By Rollo Ross and Danielle Broadway
LOS ANGELES (Reuters) -Striking Hollywood actors joined film and television writers on picket lines for the first time in 63 years on Friday, cheering and chanting outside major studios with calls for higher streaming-era pay and curbs on use of artificial intelligence.
The twin strikes will add to the economic damage from the writers’ walkout that started on May 2, increasing the pressures facing the multibillion-dollar media industry as it struggles with seismic changes to its business.
In New York City and Los Angeles, actors marched outside the offices of Netflix Inc, Paramount Global and other companies, voicing demands for higher compensation for working-class actors and other gains.
“We’re in an old contract for a new type of business and it’s just not working for most people,” actor Susan Sarandon said outside Warner Bros Discovery offices in New York.
“The corporate greed that the studios have shown has made it very difficult for people to have lives,” she said.
Although the SAG-AFTRA ranks include the most famous, and wealthiest, Hollywood movies stars, the picket lines on Friday were filled with less familiar faces that make up the majority of the union’s 160,000 members.
“Most of us are middle class actors and writers, and we just want to be able to do the things that everyone else has in life and own homes and have families and pay for our lives,” actor Caitlyn Knisely said outside the palm tree-lined Paramount Pictures lot in Los Angeles.
Across town outside Netflix headquarters, picketers chanted “Netflix pay up!”
SAG-AFTRA President Fran Drescher, former star of the “The Nanny” TV show, joined the crowd and linked the actors’ fight to a broader surge in U.S. labor activity. Unions nationwide have been taking harder lines in negotiations with companies including Amazon.com and Starbucks.
“If we don’t take control of this situation from these greedy megalomaniacs, we are all going to be in threat of losing our livelihoods,” Drescher said.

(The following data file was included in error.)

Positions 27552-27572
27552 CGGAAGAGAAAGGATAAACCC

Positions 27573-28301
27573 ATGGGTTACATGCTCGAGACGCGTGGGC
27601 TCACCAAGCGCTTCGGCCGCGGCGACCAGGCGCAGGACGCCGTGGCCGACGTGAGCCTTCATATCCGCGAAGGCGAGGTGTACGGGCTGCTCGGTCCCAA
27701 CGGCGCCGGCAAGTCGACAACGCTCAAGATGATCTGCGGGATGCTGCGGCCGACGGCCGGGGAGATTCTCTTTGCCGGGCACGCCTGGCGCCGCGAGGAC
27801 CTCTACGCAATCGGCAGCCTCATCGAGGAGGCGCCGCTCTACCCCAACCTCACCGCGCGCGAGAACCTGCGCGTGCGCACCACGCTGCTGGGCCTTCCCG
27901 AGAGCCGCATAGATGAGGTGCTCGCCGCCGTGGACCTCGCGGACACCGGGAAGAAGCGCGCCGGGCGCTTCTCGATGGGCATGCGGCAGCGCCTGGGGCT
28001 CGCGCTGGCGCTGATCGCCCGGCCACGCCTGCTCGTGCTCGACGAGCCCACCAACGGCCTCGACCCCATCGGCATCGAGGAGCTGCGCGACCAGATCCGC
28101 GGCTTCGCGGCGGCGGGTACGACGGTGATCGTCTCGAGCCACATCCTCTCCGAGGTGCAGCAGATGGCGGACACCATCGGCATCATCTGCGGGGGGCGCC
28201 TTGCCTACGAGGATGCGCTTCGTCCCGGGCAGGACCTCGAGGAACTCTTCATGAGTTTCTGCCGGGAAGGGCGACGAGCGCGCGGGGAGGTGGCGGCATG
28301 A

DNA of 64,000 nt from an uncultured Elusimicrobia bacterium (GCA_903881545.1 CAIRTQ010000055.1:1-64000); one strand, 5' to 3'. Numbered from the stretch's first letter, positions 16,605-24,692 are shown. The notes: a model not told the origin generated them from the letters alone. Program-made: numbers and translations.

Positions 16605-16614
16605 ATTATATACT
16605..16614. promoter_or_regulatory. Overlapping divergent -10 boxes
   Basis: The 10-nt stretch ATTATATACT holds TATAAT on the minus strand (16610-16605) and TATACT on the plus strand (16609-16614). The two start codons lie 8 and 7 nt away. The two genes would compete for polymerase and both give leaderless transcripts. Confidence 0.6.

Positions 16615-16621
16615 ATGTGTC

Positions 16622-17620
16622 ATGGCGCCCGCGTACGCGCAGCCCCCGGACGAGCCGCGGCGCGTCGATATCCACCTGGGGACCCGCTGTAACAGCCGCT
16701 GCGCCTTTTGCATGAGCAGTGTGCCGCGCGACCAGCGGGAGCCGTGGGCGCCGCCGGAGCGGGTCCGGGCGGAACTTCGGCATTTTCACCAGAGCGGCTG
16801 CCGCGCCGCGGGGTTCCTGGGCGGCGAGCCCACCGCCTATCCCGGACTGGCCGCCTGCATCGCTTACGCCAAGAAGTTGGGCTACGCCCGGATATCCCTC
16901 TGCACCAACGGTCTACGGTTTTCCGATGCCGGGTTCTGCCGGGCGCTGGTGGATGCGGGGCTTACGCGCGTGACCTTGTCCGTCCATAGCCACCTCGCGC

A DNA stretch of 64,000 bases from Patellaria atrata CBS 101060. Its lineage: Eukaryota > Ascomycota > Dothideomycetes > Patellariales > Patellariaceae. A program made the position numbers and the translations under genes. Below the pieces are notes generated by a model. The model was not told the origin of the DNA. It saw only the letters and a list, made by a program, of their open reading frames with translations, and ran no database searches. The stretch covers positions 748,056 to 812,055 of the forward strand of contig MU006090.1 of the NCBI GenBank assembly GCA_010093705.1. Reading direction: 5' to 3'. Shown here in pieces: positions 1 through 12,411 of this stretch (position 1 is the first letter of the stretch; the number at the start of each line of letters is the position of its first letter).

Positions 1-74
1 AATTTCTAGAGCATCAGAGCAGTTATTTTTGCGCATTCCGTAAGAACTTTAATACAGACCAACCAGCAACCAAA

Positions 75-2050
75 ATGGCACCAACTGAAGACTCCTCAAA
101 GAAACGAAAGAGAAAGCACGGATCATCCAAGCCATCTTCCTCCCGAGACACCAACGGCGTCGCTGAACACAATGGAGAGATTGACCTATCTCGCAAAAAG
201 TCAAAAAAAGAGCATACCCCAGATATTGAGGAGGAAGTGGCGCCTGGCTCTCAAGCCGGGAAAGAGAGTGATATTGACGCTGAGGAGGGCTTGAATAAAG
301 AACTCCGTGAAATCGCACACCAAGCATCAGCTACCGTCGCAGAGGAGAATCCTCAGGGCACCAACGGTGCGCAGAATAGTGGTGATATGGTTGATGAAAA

The Alliance of Motion Picture and Television Producers (AMPTP), the group that negotiates on behalf of Netflix, Walt Disney Co and other studios, said it had offered significant increases in compensation to SAG-AFTRA and Writers Guild of America (WGA) members.
Sources close to studios also argue that the companies are facing a challenging time. Many streaming services have yet to turn a profit after spending billions of dollars on programming to try and attract customers.
Disney, Comcast Corp’s NBCUniversal and Paramount each lost hundreds of millions of dollars from streaming in the most recent quarter. At the same time, the rise of online video has eroded television ad revenue as traditional TV audiences shrink and movie ticket sales remain below pre-pandemic levels.
The unions are seeking assurances that their jobs will not be replaced by generative AI. SAG-AFTRA leaders said studios had proposed paying actors for one day’s work and using their digital images in perpetuity.
The AMPTP said that characterization was false and that studios had offered “groundbreaking” protections around AI use.
‘EVERYONE WANTS TO WORK’
The WGA’s work stoppage has rippled through California and beyond, hitting caterers, prop suppliers and others who rely on Hollywood productions. The economic damage is expected to spread with actors now on the picket lines.
The writers’ strike sent late-night television talk shows into endless reruns, disrupted most production for the autumn TV season and halted work on big-budget movies.
The actors’ walkout will shut down the studios’ remaining U.S.-based productions of film and scripted television and hamper many overseas shoots.
Outside the adjacent Sony and Amazon studio lots near Los Angeles, picketers said they hoped the simultaneous strikes by actors and writers would help speed a resolution.
“Everyone wants to work,” said “L.A.’s Finest” actor Jason Fielders. “I don’t want to sit out here on the picket lines and sweat and not get paid.”
(Reporting by Dawn Chmielewski, Danielle Broadway Rollor Ross and Omar Younis in Los Angeles; Additional reporting by Marie-Louise Gumuchian in London and Jonathan Allen in New York; Writing by Lisa Richwine; Editing by Rosalba O’Brien and Bill Berkrot)